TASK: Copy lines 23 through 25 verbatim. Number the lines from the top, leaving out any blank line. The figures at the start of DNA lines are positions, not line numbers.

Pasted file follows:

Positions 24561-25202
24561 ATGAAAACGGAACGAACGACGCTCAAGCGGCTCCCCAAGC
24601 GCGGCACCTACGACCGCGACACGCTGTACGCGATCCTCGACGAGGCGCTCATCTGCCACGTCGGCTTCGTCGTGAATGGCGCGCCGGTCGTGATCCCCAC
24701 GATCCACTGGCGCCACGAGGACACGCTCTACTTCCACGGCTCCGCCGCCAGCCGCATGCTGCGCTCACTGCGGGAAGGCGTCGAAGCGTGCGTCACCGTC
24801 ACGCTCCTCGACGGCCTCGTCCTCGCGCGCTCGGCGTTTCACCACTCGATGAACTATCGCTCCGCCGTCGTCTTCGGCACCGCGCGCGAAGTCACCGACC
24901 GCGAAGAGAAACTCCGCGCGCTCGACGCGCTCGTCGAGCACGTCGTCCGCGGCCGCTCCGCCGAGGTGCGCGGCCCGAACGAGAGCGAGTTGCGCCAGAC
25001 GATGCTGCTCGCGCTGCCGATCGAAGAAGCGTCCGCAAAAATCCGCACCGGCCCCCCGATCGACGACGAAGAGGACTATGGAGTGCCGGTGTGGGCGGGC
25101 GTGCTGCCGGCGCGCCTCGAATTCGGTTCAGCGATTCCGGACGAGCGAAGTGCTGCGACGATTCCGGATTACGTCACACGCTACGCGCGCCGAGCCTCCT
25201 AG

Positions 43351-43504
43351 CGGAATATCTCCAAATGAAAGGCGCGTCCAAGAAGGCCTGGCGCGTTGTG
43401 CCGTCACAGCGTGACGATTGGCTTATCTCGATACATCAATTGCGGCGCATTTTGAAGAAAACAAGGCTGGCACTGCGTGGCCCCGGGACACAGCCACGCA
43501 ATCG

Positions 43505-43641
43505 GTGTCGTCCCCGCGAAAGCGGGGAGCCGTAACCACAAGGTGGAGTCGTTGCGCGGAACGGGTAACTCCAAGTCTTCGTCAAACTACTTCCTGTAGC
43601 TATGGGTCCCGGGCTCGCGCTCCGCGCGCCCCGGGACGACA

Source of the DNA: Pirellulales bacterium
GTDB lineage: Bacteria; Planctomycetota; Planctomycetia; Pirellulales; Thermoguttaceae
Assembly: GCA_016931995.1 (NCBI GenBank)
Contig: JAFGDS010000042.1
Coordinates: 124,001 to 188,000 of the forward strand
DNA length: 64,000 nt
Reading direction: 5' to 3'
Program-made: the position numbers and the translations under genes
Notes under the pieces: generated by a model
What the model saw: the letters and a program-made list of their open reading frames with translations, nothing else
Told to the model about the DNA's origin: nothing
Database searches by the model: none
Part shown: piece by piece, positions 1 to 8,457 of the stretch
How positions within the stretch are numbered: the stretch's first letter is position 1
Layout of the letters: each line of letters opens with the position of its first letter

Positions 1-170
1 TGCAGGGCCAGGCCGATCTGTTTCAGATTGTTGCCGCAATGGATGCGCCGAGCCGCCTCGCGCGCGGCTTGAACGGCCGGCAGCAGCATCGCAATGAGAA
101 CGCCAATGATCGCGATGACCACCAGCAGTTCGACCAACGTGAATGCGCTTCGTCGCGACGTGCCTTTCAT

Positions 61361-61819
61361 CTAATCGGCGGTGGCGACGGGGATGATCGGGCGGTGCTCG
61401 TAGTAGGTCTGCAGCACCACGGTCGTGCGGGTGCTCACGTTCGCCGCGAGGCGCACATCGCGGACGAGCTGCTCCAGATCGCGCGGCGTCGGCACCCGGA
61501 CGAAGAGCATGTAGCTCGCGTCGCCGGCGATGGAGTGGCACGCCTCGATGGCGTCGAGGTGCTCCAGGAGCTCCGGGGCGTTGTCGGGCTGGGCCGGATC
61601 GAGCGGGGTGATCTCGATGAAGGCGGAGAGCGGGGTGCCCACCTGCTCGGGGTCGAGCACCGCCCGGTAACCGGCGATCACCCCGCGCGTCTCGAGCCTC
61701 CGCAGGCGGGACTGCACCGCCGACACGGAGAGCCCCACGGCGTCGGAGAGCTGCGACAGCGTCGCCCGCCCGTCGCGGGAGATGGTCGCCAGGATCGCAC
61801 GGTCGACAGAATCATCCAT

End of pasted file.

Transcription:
Reading direction: 5' to 3'
Program-made: the position numbers and the translations under genes
Notes under the pieces: generated by a model